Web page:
The bulk of the city’s $500,000 contribution, fund board members said at a recent meeting, would go to the Solomon Group, the local production company that handles the logistics for the New Orleans telecast.
A Dick Clark-branded New Year’s Eve special has helped ring in the new year for 49 years, outliving its namesake host. Ryan Seacrest will be hosting the main broadcast from Times Square in New York for the 16th time this Thursday. He’ll be joined by actor Billy Porter, who hosted the New Orleans segment last year, and Lucy Hale, plus performers Jennifer Lopez, Cyndi Lauper, Jimmie Allen and Machine Gun Kelly.
The singer Ciara will host the West Coast countdown from Los Angeles, joined by performers Brandy, Doja Cat, Ella Mai, Lewis Capaldi, Maluma, Megan Thee Stallion, Miley Cyrus, Nelly, and Saweetie.
With public New Year’s Eve celebrations largely prohibited because of COVID-19, viewership for “Dick Clark’s New Year’s Rockin’ Eve,” which is typically the night’s highest-rated show, is expected to be higher than usual.
The live show kicks off Thursday at 7 p.m. Central Time on ABC.
The New Orleans segment will likely give many of those millions of viewers their first glimpse of Big Freedia, who hasn’t technically “replaced” Daigle as host, as Daigle’s participation was never confirmed.
Born Freddie Ross Jr., Freedia is an up-from-the-bottom, only-in-New Orleans success story. From surviving a tough Third Ward neighborhood as a self-described “sissy” and toiling long hours at a local Burger King, Freedia spent years on the local club circuit and grinding it out on the road to emerge as the meticulously made-up national face of bounce, a highly energetic and risque hip-hop sub-genre that originated in New Orleans.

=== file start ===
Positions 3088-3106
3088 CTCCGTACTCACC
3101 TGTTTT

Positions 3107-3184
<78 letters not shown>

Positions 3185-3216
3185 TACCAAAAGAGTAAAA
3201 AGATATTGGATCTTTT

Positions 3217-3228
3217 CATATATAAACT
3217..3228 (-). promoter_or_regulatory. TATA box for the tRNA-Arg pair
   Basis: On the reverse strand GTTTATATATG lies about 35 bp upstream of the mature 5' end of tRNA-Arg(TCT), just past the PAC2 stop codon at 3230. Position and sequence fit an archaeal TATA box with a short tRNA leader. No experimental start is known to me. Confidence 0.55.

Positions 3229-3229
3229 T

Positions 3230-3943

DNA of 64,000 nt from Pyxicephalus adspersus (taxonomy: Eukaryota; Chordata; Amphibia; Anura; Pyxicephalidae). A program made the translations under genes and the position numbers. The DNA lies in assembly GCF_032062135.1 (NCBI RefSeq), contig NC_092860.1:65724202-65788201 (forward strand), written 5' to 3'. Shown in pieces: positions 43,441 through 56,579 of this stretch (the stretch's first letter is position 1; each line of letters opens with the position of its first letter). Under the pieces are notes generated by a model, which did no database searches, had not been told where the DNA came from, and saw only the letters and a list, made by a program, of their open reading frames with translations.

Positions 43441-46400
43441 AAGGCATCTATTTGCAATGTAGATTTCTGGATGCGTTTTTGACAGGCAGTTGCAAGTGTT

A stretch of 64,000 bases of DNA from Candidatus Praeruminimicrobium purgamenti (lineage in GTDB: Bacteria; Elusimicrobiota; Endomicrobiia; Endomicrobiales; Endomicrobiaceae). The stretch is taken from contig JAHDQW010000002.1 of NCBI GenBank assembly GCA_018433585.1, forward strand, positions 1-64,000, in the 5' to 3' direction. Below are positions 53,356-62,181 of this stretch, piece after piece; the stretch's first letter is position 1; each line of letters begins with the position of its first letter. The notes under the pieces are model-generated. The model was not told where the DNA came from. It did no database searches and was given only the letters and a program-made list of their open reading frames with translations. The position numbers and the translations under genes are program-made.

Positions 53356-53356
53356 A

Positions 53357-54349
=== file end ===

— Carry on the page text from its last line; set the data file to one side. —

Bounce rap employs repetitive, call-and-response choruses and a skittering beat. Freedia’s style was well-suited to the genre. She notched a slew of locally popular singles, including “Gin in My System,” “Azz Everywhere” and “Y’all Get Back Now.”
Freedia’s cottage industry encompasses recording, touring, an autobiography titled “Big Freedia: God Save the Queen Diva!,” branded bubbly and aprons, collaborations with the likes of Beyoncé, Lizzo and Kesha, and six seasons of a Fuse network reality show, alternately titled “Big Freedia: Queen of Bounce” and “Big Freedia Bounces Back,” from 2013 to 2017.
This year, Freedia launched Big Freedia’s Garden Cookout, a weekly cooking-themed webcast at the New Orleans Botanical Garden in City Park’s Kitchen in the Garden pavilion. The Friday night events are livestreamed on Freedia’s social media outlets.
Freedia’s stage persona is often referred to with feminine pronouns. Freedia recently wrote in the online magazine The Root, “I was born male and remain male — physically, hormonally and mentally. But I am a gay male. Some folks insist I have to be trans, but I don’t agree. I’m gender nonconforming, fluid, nonbinary. If I had known the ‘queen’ in Queen Diva would cause so much confusion, I might have called myself the king!”